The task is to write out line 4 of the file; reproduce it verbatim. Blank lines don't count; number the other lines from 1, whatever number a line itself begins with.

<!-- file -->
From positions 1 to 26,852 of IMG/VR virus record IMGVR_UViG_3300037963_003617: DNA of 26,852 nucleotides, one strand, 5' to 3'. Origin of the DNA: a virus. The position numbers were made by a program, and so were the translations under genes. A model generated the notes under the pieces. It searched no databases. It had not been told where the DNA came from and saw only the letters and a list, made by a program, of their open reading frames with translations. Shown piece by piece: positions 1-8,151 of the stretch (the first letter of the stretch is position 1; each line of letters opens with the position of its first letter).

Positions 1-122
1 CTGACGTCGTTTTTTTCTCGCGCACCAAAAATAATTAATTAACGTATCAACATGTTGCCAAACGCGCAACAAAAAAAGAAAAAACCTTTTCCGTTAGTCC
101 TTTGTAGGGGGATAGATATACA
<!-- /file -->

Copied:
101 TTTGTAGGGGGATAGATATACA